How I made my own photo softbox for less than $10
For better product photos
Zak Billmeier grew up in southern Vermont and coastal Maine. After graduating from Mary Washington College with a Geography degree he still isn't sure quite what to do with, he eventually settled in the mountains of Central Virginia. He spends his free time chasing his daughter around, taking pictures, gardening and cooking. He joined Crutchfield's car A/V writing team in 2007 and is now a lead producer on our video team.
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I read a great (as always) post on Strobist about building your own softbox for less than 10 bucks, and I was instantly intrigued. A softbox is used for taking those nice product photos you see on Crutchfield's website and in catalogs. But the word that got my wheels turning was "Ebay."
Anyone who's bought or sold anything on sites like Ebay or Etsy will tell you that good photographs make a huge difference when making a decision to buy. A big part of the online auction or peer selling process involves trust — and it's easy to trust big, clear photographs of what you're selling.
It looked so easy to do, so I started looking at what I had on hand. Here's what I found:
- a foam display board, the kind with flaps on the sides (think "science fair")
- tissue wrapping paper left over from Christmases past
- extra desk lamps and LED light bulbs (they don't generate heat)
The foam board was easy to use. First I cut it in half, giving me an 18" high box. I cut out the sides, leaving about a half-inch border. Then I covered the holes with tissue paper and positioned the desk lamps so they were shining in from the sides, providing some nice soft light after it was diffused by the tissue. I clipped a piece of white posterboard to the top of the board, and clamped it to the front of my desk. It's important to maintain a gentle curve for a smooth background.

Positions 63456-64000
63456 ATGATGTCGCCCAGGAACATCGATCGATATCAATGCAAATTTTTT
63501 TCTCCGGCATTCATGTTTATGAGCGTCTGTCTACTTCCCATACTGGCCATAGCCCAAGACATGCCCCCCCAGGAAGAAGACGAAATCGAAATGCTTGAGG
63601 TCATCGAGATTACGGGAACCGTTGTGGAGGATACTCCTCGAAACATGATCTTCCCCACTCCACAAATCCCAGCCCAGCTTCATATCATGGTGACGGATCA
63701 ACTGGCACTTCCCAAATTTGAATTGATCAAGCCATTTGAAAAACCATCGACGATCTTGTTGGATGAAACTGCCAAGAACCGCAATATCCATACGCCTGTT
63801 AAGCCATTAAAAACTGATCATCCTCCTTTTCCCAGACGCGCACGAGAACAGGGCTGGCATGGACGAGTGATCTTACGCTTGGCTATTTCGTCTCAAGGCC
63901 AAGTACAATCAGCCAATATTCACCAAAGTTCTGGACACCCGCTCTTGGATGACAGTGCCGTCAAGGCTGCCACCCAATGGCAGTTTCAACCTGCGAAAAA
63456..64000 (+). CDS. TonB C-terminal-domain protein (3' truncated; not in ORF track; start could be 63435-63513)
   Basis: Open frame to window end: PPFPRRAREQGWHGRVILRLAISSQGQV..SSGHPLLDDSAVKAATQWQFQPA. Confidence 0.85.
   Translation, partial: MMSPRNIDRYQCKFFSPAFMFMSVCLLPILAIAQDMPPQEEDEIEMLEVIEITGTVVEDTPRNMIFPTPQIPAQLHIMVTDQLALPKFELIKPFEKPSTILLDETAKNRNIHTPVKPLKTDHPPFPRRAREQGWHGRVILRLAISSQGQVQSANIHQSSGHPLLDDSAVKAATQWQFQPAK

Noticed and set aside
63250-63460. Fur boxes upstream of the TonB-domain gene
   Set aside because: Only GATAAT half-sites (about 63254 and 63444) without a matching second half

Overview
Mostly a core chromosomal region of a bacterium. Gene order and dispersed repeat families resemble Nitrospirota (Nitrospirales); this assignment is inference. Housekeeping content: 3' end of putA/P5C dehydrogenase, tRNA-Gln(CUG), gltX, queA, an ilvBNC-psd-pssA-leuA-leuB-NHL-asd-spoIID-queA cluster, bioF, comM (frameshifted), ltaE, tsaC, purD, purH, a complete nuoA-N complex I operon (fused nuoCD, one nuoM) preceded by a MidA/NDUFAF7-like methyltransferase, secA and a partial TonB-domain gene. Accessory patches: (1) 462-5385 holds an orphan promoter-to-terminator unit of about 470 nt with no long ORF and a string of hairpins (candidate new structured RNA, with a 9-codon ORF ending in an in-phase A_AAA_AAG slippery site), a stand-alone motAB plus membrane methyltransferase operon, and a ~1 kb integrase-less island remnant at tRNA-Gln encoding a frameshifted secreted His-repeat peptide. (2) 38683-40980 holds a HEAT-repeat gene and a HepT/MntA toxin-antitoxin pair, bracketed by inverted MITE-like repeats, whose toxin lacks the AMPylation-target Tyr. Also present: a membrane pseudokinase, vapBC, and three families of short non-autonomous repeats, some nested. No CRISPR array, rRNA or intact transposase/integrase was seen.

My "product photography studio" set up on my desk.
I adjusted the lights by simply moving them further and closer to the sides. I set a manual white balance against the background, chose the "small fine" jpeg setting, and set the two-second timer on my camera. I used Live View and manual focus to get nice, sharp images. I also activated the Mirror Lockup feature — the mirror flips open before the shutter fires, eliminating the minute vibration from the slap of a camera's reflex mirror. I did this because I was using a crappy tripod and had some long-ish exposures.
Not having a distracting background really makes your product photos pop.
Nice and easy! It took no time to build, and even if you had to go out and buy the materials for yourself it would total less than 10 bucks. But you can probably scrounge up enough stuff around your house to make your own softbox. Be sure to use LED light bulbs, since they generate almost no heat. Your Ebay and Etsy customers will appreciate the effort.
This guitar pedal has some cosmetic scratches — easy to disclose on your
Ebay auction page with the proper photo.
This setup would work well with a point-and-shoot camera, too. Just stay at the lowest ISO setting, and if you're working close, turn on the macro feature. Turn on the self-timer to avoid camera shake.